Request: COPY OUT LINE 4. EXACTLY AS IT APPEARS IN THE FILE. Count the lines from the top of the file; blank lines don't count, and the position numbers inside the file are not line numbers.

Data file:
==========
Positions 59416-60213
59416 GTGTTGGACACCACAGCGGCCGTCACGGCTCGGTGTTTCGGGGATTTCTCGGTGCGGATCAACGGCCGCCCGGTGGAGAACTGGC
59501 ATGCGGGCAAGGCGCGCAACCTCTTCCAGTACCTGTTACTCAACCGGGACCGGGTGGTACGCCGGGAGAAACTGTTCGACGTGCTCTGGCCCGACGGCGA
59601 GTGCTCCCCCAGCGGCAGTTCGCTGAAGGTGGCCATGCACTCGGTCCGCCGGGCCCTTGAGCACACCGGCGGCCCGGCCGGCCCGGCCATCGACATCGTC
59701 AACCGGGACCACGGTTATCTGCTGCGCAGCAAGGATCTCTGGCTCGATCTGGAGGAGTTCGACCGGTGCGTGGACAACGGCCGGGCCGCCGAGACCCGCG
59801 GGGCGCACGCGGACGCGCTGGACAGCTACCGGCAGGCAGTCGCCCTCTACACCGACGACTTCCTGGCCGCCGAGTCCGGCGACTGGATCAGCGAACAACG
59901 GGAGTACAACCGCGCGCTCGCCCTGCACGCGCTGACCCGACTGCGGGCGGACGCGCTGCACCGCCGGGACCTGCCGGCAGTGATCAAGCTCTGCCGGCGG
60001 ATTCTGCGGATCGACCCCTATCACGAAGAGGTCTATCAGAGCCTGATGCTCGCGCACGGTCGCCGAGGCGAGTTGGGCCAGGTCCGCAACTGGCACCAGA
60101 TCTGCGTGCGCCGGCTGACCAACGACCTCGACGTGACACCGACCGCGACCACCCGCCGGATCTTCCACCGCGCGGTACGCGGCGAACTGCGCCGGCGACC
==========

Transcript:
59601 GTGCTCCCCCAGCGGCAGTTCGCTGAAGGTGGCCATGCACTCGGTCCGCCGGGCCCTTGAGCACACCGGCGGCCCGGCCGGCCCGGCCATCGACATCGTC